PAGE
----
Yes, I know this blog is mainly about southern research, but with the increased use of transcontinental trains and eventually cars came a myriad of migration possibilities for our ancestors. Many of us in the US and beyond have some connection with Canada, and knowing how to do research there is critical. Where do we often start in our American research? Why, the census, of course! The same is true in Canada. That said, I am pleased to report that the long-awaited release of the 1921 Canada census will be on June 1, 2013. I can hardly wait!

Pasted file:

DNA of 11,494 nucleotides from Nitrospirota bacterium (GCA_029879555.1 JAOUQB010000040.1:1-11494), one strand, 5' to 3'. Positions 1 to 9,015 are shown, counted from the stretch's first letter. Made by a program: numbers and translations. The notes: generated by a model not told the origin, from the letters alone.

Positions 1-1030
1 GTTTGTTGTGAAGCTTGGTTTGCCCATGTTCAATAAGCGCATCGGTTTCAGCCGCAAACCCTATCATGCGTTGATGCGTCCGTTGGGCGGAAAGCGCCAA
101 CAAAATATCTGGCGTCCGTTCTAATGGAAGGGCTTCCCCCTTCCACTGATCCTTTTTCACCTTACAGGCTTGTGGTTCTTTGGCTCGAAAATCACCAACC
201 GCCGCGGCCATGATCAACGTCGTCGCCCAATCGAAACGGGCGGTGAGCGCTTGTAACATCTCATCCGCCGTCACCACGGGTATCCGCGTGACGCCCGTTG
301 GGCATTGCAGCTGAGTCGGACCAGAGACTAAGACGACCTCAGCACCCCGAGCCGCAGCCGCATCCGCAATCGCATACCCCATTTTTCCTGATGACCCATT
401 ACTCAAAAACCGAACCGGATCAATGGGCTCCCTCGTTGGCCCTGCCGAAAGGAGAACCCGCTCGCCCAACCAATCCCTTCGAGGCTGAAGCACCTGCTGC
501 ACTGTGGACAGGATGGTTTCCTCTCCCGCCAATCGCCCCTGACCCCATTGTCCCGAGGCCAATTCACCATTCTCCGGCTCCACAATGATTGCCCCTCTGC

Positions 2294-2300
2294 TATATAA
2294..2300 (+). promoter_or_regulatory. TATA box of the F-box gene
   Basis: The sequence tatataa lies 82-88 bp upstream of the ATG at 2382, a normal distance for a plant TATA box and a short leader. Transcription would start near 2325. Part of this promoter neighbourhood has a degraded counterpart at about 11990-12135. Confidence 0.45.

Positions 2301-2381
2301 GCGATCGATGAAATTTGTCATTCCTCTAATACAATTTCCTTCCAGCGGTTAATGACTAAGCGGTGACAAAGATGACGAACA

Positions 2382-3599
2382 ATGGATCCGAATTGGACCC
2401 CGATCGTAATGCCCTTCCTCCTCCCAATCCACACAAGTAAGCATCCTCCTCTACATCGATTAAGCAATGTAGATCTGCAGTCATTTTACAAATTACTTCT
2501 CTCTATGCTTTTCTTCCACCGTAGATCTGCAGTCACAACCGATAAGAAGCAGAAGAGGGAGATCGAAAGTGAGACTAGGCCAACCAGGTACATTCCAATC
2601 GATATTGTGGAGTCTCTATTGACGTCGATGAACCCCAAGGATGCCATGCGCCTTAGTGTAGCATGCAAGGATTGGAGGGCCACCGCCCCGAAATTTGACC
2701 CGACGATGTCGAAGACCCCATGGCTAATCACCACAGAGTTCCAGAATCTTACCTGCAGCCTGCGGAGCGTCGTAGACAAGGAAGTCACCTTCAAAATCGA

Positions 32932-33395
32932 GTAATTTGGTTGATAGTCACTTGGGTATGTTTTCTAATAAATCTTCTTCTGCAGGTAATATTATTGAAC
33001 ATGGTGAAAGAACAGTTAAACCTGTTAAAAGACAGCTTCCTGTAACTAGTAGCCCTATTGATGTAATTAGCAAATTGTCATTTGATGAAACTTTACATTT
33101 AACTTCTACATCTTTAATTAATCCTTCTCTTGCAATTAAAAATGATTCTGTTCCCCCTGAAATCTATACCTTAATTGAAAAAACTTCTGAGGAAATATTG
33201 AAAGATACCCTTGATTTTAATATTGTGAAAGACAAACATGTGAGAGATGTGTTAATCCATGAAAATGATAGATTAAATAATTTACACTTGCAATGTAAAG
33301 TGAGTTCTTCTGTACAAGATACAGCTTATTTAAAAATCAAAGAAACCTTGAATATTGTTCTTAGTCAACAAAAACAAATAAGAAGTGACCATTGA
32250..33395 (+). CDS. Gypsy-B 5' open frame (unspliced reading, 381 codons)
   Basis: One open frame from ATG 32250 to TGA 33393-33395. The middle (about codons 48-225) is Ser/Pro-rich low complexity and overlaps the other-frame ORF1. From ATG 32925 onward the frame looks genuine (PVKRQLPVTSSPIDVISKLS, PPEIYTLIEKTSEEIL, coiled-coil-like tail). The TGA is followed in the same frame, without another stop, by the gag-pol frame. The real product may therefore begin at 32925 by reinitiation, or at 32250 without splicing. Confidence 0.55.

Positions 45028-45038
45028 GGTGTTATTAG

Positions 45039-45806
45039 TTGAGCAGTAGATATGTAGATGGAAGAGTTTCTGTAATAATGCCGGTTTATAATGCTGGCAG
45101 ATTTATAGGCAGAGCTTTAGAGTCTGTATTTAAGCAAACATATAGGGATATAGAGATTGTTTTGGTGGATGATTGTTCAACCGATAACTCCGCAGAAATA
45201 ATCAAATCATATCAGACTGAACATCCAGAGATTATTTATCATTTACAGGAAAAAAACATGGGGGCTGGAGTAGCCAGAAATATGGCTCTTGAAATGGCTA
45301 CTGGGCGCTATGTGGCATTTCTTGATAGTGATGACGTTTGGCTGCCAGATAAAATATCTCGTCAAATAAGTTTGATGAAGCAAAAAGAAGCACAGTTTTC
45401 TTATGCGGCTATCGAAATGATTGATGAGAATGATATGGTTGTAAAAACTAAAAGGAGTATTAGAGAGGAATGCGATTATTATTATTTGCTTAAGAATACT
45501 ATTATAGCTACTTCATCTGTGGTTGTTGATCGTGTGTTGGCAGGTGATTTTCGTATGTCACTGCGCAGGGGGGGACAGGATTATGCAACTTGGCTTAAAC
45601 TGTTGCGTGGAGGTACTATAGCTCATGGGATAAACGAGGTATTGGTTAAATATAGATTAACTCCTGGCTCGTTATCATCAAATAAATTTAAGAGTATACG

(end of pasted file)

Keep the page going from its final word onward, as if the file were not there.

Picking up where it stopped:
As with the United States, the census was taken in Canada every 10 years, but unlike the US, the Canada census fell during the years ending with “1”: 1851, 1861, and so on, up to 1911. In some of the provinces, particularly in the west, there were extra censuses taken during those in-between years such as 1906 and 1916. These have been released; however, Canada’s privacy laws are stricter than ours and require a lapse of 92 years between the time of the census and its release. So much migration was occuring in the early 20th century with the advent of the “motor car” and the industrial age with its increasingly urban lifestyles; it can be a challenge to track ancestors with all of this moving around! Sometimes my research leads me to Canada’s records, but finding anything after 1916 to “connect the dots” is tough. So, after a long and somewhat impatient wait, I know what I will be doing on the computer next June!